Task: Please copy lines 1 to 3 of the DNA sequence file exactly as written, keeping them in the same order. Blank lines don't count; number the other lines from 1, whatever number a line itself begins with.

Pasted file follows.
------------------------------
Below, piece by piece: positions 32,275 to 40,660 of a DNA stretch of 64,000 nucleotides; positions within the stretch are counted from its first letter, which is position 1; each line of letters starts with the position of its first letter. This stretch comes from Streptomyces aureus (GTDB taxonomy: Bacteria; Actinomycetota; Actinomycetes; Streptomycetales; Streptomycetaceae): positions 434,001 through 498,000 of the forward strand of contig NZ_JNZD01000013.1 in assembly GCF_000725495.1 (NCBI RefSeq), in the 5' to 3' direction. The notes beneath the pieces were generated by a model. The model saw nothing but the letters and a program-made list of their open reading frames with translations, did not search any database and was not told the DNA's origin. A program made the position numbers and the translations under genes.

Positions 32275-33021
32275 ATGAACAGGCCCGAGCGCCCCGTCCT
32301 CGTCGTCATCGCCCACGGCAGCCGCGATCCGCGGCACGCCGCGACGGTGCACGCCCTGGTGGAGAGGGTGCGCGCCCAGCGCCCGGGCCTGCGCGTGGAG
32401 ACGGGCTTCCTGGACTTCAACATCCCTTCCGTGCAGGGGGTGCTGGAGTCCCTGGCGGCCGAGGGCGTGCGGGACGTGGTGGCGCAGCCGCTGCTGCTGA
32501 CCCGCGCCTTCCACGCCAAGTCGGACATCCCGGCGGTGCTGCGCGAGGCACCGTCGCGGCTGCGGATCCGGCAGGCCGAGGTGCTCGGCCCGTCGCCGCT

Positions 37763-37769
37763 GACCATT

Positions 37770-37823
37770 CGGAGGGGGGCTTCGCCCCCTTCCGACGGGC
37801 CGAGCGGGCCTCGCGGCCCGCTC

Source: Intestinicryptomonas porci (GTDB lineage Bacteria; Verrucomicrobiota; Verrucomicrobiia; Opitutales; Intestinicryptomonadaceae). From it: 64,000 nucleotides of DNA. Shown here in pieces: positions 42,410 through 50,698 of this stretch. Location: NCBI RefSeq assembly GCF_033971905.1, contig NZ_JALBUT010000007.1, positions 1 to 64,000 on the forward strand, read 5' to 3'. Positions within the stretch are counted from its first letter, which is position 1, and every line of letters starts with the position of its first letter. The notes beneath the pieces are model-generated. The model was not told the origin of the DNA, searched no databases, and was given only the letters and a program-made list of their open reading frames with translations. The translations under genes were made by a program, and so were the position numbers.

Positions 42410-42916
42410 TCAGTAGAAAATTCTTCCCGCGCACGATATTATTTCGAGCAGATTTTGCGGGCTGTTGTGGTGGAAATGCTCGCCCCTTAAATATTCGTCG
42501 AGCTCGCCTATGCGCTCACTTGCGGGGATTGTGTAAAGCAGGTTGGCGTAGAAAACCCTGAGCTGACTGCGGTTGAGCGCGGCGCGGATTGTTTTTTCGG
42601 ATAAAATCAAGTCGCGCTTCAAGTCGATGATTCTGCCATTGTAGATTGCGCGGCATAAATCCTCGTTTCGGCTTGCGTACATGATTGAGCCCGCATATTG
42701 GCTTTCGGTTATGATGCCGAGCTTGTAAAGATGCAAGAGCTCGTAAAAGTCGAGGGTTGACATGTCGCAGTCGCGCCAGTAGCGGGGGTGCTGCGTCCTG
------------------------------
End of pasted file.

Below, piece by piece: positions 32,275 to 40,660 of a DNA stretch of 64,000 nucleotides; positions within the stretch are counted from its first letter, which is position 1; each line of letters starts with the position of its first letter. This stretch comes from Streptomyces aureus (GTDB taxonomy: Bacteria; Actinomycetota; Actinomycetes; Streptomycetales; Streptomycetaceae): positions 434,001 through 498,000 of the forward strand of contig NZ_JNZD01000013.1 in assembly GCF_000725495.1 (NCBI RefSeq), in the 5' to 3' direction. The notes beneath the pieces were generated by a model. The model saw nothing but the letters and a program-made list of their open reading frames with translations, did not search any database and was not told the DNA's origin. A program made the position numbers and the translations under genes.

Positions 32275-33021
32275 ATGAACAGGCCCGAGCGCCCCGTCCT